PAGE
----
Bile formation is a crucial function of the liver. Bile is produced by hepatocytes and reaches via bile ducts the small intestine, where it assists in the digestion and absorption of fat. Bile salts are major constituents of bile. Bile salts are detergents and hence are potentially toxic to hepatocytes. The canalicular membrane of hepatocytes contains microdomains (or lipid rafts), which may serve to protect this membrane from the detergent action of bile salts. These microdomains are rich in cholesterol and sphingolipids and also contain ATP-binding cassette (ABC) transporters, which export bile constituents from hepatocytes into the canaliculus. The transport rate of ABC transporters is augmented by an increased membrane cholesterol content. This mechanism may be an additional element protecting the canalicular membrane from the detergent action of bile salts. It is well established that drugs inhibiting the transport activity of the bile salt export pump BSEP may lead to liver injury. Similarly, drugs interfering with canalicular lipid secretion can also lead to liver injury, highlighting the importance of the canalicular lipids for protecting hepatocytes from the detergent action of bile salts.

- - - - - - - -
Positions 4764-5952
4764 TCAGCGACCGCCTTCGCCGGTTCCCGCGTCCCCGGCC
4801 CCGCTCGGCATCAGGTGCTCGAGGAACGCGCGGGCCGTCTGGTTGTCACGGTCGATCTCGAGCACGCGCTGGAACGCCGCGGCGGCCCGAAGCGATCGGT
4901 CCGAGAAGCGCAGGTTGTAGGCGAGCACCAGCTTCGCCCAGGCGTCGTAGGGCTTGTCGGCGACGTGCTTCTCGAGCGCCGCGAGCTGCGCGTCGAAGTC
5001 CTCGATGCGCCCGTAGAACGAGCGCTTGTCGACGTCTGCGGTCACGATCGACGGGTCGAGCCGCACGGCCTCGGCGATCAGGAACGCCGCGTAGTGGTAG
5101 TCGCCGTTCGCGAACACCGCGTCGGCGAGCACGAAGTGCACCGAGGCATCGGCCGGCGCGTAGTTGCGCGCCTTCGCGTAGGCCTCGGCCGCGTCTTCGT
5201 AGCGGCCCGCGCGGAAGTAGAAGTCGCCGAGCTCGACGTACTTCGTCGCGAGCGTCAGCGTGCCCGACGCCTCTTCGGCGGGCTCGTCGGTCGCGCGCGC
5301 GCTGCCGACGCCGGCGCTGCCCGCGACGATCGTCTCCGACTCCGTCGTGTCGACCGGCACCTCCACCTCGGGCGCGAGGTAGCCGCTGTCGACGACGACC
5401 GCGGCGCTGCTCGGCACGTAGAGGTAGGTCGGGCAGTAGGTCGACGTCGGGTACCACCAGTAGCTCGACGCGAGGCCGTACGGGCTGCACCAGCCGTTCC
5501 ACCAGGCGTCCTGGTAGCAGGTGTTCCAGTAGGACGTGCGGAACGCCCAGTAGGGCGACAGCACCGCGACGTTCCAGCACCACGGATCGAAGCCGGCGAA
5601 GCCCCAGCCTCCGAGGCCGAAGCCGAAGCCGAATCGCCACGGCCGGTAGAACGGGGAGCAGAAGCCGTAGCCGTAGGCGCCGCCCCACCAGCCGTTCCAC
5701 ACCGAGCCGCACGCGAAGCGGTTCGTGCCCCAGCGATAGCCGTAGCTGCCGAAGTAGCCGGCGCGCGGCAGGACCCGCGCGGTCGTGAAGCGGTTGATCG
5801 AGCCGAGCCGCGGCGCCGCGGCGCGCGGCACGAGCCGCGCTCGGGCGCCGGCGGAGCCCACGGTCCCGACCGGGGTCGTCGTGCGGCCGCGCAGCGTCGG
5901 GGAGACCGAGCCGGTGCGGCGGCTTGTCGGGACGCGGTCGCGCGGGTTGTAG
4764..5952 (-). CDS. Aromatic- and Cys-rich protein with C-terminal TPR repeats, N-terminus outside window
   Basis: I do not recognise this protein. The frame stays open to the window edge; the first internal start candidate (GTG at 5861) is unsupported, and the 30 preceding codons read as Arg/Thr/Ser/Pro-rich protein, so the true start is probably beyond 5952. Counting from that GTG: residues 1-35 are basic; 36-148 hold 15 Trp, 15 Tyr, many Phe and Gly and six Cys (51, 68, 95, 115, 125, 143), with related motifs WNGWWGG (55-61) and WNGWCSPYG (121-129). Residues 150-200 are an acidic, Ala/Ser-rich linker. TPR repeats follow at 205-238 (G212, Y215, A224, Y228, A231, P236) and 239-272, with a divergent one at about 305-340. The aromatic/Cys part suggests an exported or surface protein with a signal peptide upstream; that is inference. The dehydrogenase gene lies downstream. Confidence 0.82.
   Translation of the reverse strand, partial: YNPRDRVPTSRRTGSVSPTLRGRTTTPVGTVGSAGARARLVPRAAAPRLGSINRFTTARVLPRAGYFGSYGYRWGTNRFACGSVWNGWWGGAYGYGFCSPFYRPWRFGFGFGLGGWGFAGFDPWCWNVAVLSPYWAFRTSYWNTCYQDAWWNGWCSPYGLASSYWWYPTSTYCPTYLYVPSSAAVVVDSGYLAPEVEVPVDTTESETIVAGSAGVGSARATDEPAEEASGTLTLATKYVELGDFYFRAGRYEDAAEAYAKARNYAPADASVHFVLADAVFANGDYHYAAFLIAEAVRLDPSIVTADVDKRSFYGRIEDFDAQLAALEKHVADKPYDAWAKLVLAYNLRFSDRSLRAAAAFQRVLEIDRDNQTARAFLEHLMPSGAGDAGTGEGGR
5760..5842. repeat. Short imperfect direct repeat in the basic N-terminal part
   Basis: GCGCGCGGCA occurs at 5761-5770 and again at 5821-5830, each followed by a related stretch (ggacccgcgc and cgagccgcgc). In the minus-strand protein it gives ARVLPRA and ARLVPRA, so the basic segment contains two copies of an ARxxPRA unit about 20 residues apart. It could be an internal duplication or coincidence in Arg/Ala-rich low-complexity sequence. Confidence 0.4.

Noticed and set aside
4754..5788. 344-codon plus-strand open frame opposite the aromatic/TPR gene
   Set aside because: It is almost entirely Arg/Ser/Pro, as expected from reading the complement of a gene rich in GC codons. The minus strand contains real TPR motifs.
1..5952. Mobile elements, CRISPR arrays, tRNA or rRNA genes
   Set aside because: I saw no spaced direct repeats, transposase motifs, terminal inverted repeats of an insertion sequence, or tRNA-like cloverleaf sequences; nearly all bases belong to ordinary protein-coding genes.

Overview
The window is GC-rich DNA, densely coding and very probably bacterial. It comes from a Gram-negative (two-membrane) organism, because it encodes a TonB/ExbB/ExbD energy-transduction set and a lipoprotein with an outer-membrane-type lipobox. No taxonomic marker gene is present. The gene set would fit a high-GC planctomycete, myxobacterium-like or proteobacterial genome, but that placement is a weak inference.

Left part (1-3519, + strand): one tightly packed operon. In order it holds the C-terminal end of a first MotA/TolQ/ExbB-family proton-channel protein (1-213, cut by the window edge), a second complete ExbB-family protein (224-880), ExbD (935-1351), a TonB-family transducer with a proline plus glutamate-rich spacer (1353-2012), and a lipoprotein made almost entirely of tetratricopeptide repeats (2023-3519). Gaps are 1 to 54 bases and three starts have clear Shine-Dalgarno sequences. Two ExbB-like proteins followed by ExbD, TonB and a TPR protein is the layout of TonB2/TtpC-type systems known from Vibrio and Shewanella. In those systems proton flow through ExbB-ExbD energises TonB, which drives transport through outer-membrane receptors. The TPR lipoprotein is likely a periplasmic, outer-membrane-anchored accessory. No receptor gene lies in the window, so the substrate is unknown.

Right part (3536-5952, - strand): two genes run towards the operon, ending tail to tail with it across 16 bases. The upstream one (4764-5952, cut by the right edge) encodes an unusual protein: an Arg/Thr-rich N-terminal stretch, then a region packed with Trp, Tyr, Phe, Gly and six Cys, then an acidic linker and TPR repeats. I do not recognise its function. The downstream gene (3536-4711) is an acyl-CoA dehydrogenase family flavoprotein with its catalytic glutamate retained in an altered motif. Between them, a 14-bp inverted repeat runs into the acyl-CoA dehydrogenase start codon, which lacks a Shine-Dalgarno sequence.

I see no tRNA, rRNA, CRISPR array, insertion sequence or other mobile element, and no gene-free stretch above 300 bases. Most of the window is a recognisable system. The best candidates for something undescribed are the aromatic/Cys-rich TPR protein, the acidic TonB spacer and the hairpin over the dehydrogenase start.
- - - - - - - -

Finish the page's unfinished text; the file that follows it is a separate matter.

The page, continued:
Bruno Stieger, PhD is senior research associate at the Department of Clinical Pharmacology and Toxicology, University Hospital, Zurich, Switzerland. He holds a PhD in biochemistry from the Federal Institute of Technology in Zurich Switzerland. The Department of Clinical Pharmacology and Toxicology has cloned the major bile salt and drug transport systems of hepatocytes. The current research interests of the department relate to i) understanding the role of the interaction of drugs with transport systems in the development of acquired liver disease, ii) investigating molecular mechanisms of canalicular lipid secretion and iii) studying the regulation of transporter expression.